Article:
To stay in No. 10, though, Cameron must reunite the Tory party after the referendum. At the moment, he is not making that easy for himself. He is campaigning with no thought for the feelings of those in the party who disagree with him. It is one thing for a leader to disagree with close to half of his MPs and most of his activists, but quite another not to do it respectfully.

There is little sign, however, that Cameron intends to change his approach to the referendum. ‘He’s very worried that without a very energetic, general-election-style leadership from him it might well be lost. That would be a far bigger disaster for him than any party issue,’ remarks one pro-EU minister.

Cameron has always taken the approach that he’ll deal with crises as they arise, and he clearly plans to do that with the fallout from the referendum. But reuniting the Conservative party will take more than a ‘reconciliation reshuffle’. It will require the articulation of a clear Tory agenda that his MPs can unite behind.

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Show comments
  • mailbiter

    Can somebody explain to me how it is that this article was published on 16th April, 2016?

    • DrJHall

      Well spotted!

    • thomas_paine2

      it means week-ending, a lot of weeklies do it.

      • mailbiter

        I guess the immediacy of the internet hasn’t caught up with them yet.

      • mailbiter

        The why are some dates 17th April 2016? Short week, that one!

    • Tom Cullem

      Quick, someone get the next Lottery numbers from the author!

  • Frank

    What a load of piffle. Quite apart from the manifest need to sack this bimbo for what he has done to the concept of “fair play” in British politics, for what he failed to achieve in his renegotiation with the EU, for his lies, duplicity and Project Fear, he has to be sacked to allow sufficient time to re-brand the Conservative Party ahead of the next general election. It is laughable and delusional that Cameron should be in any way worried about his “legacy”. He will have no “legacy” other than failure and contempt.

    • Marvin

      His legacy will be ” A liar, deceitful and gutless traitor”

      • berosos_bubos

        Much much worse than that. My daughters have been put at risk. How can i ever forgive?

        • Marvin

          Anything you can share with us about how he has put your daughters at risk?

    • Tom Cullem

      From your mouth to God’s ears, as my late Mum would say.

    • Conway

      He’s pushed through gay “marriage”. That’s his legacy.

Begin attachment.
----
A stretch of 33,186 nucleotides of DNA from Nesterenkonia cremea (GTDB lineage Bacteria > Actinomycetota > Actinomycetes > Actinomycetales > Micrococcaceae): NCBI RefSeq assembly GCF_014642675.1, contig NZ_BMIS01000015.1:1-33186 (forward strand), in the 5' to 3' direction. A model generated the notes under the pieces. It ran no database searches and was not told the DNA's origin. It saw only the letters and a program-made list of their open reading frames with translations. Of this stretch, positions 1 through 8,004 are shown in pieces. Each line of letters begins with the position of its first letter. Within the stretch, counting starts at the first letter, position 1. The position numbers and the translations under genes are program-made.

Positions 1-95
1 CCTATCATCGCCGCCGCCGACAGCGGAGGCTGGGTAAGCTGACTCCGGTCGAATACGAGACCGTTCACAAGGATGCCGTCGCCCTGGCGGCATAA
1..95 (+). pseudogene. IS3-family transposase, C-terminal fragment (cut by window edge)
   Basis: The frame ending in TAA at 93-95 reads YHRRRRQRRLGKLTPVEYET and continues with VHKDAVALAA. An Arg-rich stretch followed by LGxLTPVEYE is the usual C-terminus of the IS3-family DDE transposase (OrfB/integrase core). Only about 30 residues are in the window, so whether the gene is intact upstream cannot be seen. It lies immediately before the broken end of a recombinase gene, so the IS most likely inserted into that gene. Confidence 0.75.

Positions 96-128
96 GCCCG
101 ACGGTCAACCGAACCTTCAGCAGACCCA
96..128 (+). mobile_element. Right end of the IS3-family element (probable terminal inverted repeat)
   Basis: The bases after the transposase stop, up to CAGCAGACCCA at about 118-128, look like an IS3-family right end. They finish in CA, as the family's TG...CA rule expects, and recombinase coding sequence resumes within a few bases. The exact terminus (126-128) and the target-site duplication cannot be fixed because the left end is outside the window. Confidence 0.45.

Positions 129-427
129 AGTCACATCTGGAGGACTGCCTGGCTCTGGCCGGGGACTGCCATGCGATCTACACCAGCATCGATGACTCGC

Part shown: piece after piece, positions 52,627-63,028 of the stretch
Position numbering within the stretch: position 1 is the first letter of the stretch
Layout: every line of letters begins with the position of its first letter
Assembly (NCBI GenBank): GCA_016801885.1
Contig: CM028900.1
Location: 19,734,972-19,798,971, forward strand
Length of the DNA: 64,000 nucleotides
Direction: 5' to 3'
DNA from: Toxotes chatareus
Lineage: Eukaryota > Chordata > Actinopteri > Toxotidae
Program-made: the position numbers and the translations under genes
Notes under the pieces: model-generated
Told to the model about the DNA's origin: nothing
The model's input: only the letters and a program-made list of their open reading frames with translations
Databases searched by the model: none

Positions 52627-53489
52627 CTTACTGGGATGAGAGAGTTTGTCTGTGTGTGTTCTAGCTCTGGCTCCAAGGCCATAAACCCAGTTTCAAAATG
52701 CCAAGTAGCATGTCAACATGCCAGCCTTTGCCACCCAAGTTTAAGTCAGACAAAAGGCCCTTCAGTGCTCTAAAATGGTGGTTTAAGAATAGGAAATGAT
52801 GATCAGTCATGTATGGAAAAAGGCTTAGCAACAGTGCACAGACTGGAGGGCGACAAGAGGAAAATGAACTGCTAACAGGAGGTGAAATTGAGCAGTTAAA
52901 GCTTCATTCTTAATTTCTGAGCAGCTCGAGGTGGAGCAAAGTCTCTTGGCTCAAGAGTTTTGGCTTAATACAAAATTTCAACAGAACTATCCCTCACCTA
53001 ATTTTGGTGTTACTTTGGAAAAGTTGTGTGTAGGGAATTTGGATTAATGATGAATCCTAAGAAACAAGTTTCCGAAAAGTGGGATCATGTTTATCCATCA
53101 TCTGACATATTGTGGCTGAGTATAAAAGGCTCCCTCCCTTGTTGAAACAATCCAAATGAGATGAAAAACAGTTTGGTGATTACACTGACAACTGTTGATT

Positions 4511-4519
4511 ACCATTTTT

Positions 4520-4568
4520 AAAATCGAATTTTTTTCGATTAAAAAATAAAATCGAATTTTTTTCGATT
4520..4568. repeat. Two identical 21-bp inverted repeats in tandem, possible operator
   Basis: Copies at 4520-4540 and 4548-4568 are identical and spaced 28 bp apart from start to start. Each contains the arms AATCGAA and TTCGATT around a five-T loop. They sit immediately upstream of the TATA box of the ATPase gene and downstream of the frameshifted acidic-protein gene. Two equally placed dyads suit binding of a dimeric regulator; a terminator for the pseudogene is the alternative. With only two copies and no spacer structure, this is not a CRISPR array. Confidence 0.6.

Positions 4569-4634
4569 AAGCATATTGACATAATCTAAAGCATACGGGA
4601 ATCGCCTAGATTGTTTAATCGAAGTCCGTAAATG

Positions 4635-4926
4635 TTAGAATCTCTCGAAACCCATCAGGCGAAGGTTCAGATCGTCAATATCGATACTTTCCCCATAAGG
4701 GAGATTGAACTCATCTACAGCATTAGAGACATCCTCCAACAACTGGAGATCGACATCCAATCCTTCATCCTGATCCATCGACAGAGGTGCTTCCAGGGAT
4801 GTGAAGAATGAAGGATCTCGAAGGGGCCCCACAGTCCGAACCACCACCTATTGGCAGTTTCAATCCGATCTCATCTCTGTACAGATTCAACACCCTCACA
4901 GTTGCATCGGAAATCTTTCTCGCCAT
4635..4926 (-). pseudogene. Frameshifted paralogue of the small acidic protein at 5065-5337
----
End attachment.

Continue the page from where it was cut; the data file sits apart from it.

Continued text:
• Joe Williams

        And the Libyan fiasco, for which, so far, he hasn’t received sufficient credit.

      • Frank

        Possibly were it not for the fact that this was an EU instigated measure.

  • Marvin

    How can this dope not see that it is plain ignorance to borrow money to waste at least £12 billion a year on foreign aid. This asinine obsession alone should prove his lack of intellect when the country is going down the pan with all the cuts to every thing that moves.

    • berosos_bubos

      What about the money laundering regs.?

    • morbidfascination

      Because it’s not him that has to repay it but he gets to virtue-signal.

      • Marvin

        He claims it is so because he “promised” it in his manifesto. But the lying spineless left out 2/3rds of his promise in his manifesto to reform the EU. This fool is a serial liar and traitor.

  • Man on the Clapham omnibus

    Frankly there is only one person interested in Cameron’s ‘Legacy’ – Dave. No one else gives a damn what he ‘wants to do as PM’.

    To judge by recent polls he has lost the trust of the electorate; he has never been much liked by the membership, but has been tolerated because he was a winner. As he is not going to lead the Party into the next election, thank God, and the electorate are turning against him the sooner he goes the better.

    • Jingleballix

      Agree – he’s been a huge disappointment………….he completely hamstrung himself with his efforts to occupy the ground vacated by Labour after Blair……he tried to establish the ‘nice Tory Party’ – quite a superfluous thing to do, because, as Lady Thatcher proved, the British people appreciate ‘tough love’ and being told to work for rewards.